Royal Dutch Shell PLC said on Friday it expected to write down up to $2.3-billion in the fourth quarter. It is the latest major energy company forced to shrink estimates for sector values due to a weaker economic outlook.
In a trading update ahead of full year results, Shell also lowered its oil products sales forecast, pointing to the first annual slowdown in sales since at least 2014, while maintaining spending on the lower end of forecasts.
The Anglo-Dutch company warned in October that trade tensions between the United States and China, the world’s two largest energy consumers, could hurt demand and take a toll on its performance.
Shell said it expected to take post-tax impairment charges in a range between $1.7-billion and $2.3-billion for the quarter “based on the macro outlook.” It did not say which assets the impairments relate to.
Since October, rivals Chevron, BP, Equinor and Spain’s Repsol all wrote down a total of around $20-billion, primarily in U.S. shale gas assets due to lower long-term gas prices.
The impairment will likely increase Shell’s debt ratio, or gearing, which the company has struggled to reduce in recent years.
“This reduction in guidance and impairment appears to show that management underestimated how much weaker oil prices would be in the latter part of this year, as well as underestimating future demand for oil, along with its by-products,” said Michael Hewson, chief market Analyst at CMC Markets U.K.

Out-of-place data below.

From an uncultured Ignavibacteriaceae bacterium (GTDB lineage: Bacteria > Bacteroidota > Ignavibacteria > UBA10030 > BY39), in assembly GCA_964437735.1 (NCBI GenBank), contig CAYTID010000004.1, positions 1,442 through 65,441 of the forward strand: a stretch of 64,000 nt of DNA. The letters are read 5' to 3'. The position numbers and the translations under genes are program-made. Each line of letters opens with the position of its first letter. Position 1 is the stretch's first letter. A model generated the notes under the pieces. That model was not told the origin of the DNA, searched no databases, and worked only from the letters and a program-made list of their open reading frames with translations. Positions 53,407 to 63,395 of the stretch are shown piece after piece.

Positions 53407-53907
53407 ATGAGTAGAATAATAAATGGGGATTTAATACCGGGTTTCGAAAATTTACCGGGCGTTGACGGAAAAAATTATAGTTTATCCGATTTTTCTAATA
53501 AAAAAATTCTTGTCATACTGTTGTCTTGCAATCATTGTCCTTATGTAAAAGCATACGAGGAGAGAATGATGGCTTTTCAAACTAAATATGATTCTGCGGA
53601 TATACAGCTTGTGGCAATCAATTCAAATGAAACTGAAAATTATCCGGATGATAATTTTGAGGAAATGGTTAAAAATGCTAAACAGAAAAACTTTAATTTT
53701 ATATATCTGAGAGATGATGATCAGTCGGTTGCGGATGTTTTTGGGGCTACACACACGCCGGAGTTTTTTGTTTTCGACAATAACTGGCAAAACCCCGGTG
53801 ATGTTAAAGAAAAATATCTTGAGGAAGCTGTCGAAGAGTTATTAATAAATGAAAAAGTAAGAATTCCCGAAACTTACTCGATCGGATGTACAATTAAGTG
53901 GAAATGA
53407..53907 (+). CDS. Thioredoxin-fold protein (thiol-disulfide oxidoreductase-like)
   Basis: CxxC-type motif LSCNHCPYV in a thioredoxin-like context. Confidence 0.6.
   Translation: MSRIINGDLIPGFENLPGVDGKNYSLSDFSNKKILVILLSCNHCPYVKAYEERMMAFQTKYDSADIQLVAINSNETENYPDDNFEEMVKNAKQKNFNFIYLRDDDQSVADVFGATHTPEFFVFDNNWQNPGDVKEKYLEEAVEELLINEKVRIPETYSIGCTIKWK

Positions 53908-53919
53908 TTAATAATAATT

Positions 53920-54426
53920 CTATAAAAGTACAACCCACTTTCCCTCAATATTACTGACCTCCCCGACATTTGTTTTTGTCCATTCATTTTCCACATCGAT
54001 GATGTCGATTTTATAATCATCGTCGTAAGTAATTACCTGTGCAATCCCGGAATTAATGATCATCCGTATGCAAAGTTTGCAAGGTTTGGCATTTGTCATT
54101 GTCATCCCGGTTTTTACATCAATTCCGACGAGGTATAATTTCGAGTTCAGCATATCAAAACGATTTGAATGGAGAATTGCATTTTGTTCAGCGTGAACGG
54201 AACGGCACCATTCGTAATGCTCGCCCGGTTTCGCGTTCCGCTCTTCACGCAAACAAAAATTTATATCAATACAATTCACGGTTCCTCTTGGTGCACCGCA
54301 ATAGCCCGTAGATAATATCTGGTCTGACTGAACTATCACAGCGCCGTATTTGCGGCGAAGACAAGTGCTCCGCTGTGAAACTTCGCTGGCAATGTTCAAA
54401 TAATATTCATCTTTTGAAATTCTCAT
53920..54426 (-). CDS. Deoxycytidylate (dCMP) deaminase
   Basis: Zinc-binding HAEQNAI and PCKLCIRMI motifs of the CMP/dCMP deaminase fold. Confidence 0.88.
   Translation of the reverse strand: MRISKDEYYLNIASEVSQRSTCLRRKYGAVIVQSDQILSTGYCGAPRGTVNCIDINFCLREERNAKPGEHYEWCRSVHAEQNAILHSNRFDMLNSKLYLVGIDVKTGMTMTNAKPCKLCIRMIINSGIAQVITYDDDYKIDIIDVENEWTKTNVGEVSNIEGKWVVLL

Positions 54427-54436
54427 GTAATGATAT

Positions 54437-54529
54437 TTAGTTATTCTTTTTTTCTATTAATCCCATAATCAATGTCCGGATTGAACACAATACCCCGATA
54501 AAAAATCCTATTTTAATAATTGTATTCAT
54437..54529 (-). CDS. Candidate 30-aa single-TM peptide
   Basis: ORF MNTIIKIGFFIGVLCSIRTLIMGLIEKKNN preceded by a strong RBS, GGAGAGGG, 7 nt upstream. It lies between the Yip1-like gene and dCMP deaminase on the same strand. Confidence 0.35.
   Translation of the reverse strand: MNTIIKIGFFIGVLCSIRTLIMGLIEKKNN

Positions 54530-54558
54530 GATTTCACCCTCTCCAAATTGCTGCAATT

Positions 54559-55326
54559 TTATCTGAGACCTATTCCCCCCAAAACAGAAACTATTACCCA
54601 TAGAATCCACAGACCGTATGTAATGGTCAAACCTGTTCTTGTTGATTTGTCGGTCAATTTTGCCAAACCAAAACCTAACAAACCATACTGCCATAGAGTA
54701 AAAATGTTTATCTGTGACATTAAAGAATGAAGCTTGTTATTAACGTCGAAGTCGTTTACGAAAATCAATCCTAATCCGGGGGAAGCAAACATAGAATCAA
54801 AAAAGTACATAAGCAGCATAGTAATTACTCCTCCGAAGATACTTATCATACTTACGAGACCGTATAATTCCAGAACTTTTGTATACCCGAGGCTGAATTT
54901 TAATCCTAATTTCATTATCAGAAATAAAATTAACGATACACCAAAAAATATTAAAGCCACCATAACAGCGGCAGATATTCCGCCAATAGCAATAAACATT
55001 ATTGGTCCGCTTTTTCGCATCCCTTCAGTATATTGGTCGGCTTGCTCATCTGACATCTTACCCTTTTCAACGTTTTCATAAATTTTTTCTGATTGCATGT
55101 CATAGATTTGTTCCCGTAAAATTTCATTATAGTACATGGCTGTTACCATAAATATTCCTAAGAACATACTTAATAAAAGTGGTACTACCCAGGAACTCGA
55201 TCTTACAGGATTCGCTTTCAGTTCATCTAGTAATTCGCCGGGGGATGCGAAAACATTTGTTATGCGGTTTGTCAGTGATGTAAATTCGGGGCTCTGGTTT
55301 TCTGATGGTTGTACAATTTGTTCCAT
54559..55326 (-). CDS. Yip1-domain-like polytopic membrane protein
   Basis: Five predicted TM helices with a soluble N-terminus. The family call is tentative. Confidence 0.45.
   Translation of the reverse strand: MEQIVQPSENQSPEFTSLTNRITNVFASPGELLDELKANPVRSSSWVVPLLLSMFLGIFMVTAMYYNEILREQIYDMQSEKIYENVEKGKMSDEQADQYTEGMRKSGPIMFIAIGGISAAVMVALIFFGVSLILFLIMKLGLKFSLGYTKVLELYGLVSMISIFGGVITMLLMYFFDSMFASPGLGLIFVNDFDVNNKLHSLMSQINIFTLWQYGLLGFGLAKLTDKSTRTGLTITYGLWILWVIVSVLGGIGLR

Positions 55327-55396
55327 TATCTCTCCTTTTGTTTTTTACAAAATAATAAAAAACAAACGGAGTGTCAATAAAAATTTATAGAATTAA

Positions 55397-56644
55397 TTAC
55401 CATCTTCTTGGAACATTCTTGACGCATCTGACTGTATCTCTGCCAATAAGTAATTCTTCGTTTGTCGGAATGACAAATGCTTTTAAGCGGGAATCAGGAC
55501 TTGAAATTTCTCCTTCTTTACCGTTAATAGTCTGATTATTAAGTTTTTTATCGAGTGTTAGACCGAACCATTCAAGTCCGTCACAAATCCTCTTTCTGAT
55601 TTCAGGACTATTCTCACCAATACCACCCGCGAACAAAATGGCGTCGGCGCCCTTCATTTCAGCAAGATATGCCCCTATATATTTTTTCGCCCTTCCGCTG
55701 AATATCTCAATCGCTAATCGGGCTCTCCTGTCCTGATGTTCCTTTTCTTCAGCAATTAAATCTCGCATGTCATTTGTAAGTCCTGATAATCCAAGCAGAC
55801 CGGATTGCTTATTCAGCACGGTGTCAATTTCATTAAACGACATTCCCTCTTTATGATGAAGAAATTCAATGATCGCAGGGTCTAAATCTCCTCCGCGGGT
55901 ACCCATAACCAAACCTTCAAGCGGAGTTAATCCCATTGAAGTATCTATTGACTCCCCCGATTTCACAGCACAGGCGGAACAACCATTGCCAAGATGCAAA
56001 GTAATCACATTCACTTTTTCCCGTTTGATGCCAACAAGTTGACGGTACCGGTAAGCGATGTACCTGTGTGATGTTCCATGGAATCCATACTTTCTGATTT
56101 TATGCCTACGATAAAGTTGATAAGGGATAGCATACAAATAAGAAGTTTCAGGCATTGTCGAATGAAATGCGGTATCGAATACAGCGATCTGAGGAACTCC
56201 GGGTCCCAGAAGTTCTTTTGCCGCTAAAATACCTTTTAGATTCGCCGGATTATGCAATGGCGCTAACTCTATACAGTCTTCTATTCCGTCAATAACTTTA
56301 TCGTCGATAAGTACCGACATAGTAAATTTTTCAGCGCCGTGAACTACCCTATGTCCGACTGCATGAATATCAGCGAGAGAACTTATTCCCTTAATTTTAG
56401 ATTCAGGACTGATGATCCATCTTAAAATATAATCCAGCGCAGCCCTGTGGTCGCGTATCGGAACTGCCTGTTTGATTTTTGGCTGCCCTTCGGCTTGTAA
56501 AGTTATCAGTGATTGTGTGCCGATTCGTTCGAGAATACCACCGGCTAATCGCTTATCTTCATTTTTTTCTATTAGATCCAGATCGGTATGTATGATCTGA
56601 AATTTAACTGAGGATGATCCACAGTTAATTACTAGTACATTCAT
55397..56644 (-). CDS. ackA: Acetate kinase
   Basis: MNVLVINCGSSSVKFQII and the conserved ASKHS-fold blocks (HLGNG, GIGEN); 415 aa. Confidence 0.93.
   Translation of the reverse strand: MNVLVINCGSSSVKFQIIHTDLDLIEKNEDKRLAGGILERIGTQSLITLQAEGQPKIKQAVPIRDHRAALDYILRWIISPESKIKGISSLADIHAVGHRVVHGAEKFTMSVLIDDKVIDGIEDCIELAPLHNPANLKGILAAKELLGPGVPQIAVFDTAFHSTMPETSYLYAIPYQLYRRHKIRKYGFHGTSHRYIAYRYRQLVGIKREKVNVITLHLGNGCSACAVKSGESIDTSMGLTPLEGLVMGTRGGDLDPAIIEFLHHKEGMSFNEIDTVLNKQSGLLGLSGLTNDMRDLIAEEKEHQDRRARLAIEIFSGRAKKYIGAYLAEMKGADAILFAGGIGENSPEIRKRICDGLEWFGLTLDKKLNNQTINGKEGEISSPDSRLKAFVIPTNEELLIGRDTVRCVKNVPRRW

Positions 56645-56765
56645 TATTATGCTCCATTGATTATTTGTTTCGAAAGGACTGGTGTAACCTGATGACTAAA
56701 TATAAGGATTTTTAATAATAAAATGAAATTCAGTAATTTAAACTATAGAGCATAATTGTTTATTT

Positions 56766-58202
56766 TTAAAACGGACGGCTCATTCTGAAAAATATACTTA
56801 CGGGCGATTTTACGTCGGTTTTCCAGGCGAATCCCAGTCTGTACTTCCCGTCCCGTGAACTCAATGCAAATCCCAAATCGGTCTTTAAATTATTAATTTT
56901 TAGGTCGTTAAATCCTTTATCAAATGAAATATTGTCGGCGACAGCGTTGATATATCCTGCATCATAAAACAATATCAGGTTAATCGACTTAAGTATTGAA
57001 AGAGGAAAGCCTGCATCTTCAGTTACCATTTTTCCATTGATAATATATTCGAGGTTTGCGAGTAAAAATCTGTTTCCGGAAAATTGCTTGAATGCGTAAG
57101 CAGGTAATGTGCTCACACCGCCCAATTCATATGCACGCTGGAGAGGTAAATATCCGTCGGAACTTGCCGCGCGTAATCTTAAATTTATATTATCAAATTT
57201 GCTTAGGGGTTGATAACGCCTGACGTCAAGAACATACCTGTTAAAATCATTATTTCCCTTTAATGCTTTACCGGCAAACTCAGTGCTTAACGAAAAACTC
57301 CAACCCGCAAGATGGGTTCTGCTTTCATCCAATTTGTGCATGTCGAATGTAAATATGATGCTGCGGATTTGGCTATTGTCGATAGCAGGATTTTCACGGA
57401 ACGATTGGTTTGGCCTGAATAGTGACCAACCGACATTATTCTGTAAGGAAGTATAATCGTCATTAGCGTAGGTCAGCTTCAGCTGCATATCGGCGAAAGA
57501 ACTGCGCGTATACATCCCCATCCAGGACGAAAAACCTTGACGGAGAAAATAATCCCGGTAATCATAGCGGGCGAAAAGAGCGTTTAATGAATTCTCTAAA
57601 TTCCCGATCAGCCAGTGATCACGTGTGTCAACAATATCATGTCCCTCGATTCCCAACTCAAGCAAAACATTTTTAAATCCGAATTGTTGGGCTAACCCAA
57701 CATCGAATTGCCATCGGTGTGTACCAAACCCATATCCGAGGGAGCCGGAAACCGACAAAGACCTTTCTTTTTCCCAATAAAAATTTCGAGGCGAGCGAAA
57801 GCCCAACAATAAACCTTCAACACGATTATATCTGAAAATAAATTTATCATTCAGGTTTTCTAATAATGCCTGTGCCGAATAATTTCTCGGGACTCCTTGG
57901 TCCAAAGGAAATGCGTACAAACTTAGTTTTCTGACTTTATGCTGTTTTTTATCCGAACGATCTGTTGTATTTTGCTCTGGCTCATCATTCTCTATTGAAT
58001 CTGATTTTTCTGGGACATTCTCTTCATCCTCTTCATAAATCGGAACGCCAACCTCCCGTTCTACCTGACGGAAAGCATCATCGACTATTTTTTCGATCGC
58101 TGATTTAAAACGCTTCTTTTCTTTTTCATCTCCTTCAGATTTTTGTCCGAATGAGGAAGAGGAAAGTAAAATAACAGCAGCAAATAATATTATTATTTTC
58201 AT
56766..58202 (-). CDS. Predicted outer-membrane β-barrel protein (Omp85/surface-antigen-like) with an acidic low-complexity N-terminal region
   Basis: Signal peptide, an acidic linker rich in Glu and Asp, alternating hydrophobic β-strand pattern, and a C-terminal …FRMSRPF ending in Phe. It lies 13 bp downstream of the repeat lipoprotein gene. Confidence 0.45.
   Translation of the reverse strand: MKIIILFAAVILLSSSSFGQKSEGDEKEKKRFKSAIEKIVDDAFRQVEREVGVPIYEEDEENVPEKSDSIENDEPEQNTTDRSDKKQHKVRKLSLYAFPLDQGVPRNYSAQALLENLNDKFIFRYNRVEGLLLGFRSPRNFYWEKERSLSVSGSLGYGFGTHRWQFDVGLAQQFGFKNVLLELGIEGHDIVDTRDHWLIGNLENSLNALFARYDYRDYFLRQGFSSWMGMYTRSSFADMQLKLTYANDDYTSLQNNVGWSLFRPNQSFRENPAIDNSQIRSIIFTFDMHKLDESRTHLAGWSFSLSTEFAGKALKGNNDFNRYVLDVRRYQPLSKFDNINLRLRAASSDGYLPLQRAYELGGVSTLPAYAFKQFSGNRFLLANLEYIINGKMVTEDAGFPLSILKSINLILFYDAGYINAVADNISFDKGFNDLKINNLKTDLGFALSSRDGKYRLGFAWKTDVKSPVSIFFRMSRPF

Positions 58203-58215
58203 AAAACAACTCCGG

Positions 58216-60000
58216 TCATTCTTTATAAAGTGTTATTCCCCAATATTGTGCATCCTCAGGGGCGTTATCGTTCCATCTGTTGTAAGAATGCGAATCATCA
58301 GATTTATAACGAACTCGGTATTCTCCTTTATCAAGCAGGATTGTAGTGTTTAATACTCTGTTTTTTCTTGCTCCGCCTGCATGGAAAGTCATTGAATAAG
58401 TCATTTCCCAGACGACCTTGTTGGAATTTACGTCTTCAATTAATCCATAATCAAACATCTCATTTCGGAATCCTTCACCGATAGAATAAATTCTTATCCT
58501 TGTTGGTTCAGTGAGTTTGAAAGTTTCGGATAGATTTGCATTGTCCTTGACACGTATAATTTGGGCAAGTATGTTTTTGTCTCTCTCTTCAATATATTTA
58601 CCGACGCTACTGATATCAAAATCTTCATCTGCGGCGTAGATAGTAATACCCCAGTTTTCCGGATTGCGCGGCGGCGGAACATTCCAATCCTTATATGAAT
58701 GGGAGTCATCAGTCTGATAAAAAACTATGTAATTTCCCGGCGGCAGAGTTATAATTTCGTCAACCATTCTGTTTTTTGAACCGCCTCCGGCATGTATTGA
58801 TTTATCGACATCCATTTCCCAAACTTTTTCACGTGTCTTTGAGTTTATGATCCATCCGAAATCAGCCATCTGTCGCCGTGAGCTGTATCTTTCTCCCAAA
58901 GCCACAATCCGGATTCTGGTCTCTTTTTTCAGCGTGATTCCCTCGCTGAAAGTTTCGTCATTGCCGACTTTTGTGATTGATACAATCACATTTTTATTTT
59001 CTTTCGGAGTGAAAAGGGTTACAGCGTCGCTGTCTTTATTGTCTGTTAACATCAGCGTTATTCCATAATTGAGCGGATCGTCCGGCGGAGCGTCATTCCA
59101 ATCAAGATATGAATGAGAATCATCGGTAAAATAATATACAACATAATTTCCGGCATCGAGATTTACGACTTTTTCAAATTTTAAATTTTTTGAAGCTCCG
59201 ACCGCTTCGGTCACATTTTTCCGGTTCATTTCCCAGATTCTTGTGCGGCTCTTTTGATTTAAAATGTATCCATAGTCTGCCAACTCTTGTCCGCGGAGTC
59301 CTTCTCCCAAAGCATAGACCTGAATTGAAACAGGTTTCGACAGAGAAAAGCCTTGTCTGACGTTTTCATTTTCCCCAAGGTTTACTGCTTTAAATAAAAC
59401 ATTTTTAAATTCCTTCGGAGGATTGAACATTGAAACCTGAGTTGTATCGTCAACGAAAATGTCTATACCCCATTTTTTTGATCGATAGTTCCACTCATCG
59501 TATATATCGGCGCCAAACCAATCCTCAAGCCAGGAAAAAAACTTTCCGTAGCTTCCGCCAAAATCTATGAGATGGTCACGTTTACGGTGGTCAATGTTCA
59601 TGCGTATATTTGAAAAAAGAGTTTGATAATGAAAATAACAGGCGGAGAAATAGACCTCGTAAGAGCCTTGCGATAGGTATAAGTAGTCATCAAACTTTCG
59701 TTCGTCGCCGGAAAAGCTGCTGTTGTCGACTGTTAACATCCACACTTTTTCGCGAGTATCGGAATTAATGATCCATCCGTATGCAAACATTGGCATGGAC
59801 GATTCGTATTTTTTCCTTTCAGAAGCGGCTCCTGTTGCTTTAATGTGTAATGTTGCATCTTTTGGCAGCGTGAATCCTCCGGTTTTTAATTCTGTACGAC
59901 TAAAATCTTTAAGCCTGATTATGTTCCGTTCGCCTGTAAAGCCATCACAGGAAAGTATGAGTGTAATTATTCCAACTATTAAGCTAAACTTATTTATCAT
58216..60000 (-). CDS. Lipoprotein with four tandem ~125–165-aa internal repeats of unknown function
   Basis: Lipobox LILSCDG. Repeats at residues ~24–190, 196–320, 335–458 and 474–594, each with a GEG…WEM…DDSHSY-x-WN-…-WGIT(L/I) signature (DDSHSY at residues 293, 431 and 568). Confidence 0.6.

Its shares were down 1.1 per cent in morning trading, compared with slight gains on the broader European energy index.
Shell, which had beaten third-quarter profit expectations on strong oil and gas trading, also warned that higher taxes would hit earnings by about $500-million to $600-million in the fourth quarter.
The company said it expected additional well write-offs in the range of $100-million to $200-million in the period, while 2019 capital expenditure was expected to be at the lower end of its guidance range of $24-billion to $29-billion.
Shell gave guidance for oil product sales of 6.5 million to seven million barrels a day (b/d) in the fourth quarter, compared with its earlier estimate of 6.65 million b/d to 7.05 million b/d. That would mark the first decline in sales since at least 2014.
Chemical sales were expected to reach 3.4 million to 3.6 million tonnes, marking a sharp slowdown in 2019 compared to the previous five years.
Production of oil and gas is expected to be higher from the third quarter, while liquefied natural gas volumes are in line with previous forecasts at between 8.8 million and 9.4 million tonnes.
Shell reports fourth quarter results on Jan. 30.